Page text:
Management Practices, Workforce Selection, and Productivity
Author(s)Bender, Stefan; Card, David; Wolter, Stefanie; Bloom, Nicholas; Van Reenen, John Michael
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We study the relationship among productivity, management practices, and employee ability using German data combining management practices surveys with employees’ longitudinal earnings records. Including human capital reduces the association between productivity and management practices by 30% – 50%. Only a small fraction is accounted for by the higher human capital of the average employee at better-managed firms. A larger share is attributable to the human capital of the highest-paid workers, that is, the managers. A similar share is mediated through the pay premiums offered by better-managed firms. We find that better-managed firms recruit and retain workers with higher average human capital.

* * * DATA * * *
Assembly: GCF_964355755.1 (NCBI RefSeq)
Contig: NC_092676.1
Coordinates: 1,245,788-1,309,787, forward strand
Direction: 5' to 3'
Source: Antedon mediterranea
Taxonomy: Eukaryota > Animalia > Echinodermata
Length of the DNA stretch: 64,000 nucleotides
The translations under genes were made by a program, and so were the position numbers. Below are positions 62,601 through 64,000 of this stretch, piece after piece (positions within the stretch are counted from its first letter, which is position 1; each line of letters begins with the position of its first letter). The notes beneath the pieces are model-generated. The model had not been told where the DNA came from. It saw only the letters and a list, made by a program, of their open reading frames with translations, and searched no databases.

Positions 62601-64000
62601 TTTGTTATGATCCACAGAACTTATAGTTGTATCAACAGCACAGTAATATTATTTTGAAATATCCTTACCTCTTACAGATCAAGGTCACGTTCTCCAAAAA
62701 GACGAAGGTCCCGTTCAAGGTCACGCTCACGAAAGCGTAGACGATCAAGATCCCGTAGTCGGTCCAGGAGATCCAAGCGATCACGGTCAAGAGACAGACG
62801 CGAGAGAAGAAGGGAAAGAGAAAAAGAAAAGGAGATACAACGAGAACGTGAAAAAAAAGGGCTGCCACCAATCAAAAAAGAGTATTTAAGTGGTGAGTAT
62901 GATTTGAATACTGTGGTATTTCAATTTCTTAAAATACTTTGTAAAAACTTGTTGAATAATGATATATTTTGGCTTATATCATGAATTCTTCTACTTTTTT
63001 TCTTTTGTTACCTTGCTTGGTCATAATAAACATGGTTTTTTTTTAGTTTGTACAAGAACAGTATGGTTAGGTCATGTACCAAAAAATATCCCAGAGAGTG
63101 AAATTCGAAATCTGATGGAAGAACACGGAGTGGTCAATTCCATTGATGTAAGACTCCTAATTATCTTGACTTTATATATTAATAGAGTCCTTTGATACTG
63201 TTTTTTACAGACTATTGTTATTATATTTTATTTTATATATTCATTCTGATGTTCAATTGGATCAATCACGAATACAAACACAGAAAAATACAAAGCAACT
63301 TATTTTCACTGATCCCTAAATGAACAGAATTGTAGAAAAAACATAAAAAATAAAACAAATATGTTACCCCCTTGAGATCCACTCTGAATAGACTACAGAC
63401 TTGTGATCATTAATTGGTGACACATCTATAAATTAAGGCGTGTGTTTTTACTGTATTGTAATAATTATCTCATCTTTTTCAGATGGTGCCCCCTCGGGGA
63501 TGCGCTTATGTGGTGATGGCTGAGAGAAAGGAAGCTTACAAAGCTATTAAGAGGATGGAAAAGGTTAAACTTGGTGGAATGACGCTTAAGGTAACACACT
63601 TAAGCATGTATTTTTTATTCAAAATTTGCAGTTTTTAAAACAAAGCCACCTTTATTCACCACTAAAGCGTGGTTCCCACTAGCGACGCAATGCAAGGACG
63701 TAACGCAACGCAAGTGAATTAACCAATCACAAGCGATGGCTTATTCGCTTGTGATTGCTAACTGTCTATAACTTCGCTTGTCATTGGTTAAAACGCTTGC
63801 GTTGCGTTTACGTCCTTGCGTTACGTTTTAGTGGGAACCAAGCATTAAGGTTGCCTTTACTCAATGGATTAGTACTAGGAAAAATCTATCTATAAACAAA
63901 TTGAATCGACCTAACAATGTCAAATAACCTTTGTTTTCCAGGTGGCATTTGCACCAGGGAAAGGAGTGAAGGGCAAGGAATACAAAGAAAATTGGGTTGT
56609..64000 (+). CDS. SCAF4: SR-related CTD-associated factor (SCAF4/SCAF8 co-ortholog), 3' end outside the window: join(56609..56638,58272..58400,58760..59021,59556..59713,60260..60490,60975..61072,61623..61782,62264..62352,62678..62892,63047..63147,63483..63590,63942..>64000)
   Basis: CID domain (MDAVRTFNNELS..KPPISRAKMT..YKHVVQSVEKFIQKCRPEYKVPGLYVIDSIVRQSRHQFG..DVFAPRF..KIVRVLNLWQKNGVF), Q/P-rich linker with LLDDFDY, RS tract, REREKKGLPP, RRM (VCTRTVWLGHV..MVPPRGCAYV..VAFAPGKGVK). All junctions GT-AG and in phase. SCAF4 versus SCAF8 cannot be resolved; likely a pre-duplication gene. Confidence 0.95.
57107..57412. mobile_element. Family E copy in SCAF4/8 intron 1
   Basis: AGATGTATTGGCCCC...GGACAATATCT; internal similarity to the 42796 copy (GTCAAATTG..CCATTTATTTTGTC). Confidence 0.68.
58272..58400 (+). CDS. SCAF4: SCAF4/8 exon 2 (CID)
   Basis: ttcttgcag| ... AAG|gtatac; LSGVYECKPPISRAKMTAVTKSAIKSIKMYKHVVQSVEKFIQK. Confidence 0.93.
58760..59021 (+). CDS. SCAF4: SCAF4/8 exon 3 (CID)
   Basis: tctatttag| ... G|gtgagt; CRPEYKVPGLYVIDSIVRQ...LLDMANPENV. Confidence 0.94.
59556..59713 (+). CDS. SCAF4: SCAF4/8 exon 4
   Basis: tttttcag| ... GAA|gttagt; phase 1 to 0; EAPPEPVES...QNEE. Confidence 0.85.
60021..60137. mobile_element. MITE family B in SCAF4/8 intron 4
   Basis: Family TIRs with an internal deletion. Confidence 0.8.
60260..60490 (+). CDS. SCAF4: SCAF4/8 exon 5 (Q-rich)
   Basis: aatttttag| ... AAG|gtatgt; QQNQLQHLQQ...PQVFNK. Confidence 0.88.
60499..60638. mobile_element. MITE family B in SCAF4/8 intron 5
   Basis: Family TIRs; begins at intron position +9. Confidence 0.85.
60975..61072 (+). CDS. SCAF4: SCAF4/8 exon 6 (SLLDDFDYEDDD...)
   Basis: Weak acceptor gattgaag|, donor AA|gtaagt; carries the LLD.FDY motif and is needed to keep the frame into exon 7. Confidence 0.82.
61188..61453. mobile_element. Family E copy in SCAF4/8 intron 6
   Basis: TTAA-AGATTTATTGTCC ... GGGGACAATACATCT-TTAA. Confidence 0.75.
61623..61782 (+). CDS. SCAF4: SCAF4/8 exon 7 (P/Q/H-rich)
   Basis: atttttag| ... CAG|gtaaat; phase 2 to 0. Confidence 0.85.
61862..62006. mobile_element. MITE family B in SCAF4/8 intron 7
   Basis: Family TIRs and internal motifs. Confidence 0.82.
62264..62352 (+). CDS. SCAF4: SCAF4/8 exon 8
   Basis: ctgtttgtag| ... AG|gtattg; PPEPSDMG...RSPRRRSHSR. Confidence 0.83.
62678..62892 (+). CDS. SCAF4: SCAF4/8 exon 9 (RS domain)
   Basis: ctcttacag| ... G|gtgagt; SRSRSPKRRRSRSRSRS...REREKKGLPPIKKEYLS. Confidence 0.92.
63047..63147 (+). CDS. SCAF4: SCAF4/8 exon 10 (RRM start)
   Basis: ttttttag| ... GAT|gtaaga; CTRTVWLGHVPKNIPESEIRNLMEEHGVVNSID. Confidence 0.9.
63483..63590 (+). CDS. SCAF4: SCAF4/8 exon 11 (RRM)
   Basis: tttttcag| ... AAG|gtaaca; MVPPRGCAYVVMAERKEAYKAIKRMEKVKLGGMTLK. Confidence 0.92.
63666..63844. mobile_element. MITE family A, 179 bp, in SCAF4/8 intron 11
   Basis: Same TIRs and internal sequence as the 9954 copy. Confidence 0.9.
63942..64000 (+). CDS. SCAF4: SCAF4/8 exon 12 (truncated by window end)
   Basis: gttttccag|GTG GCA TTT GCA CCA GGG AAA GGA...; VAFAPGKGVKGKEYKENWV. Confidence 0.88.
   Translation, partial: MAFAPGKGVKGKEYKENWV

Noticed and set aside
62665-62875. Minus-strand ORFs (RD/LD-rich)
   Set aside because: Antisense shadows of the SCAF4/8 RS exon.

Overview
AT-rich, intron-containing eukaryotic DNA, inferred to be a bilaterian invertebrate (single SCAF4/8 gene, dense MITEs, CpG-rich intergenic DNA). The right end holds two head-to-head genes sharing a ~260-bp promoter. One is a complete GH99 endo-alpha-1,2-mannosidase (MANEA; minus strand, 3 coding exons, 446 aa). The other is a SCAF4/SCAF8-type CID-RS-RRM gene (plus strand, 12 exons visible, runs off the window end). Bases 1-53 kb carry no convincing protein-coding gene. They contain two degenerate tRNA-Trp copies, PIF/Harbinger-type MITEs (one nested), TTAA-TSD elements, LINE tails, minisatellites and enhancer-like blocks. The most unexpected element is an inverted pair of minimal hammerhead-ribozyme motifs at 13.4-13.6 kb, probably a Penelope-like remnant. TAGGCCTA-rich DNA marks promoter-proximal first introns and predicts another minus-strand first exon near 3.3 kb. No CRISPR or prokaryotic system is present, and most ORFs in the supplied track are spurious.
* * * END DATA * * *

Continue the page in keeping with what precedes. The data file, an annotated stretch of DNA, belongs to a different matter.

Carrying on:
DepartmentMassachusetts Institute of Technology. Department of Economics; Sloan School of Management
Journal of Labor Economics
University of Chicago Press
Bender, Stefan, Nicholas Bloom, David Card, John Van Reenen, and Stefanie Wolter. “Management Practices, Workforce Selection, and Productivity.” Journal of Labor Economics 36, no. S1 (January 2, 2018): S371–S409.
Final published version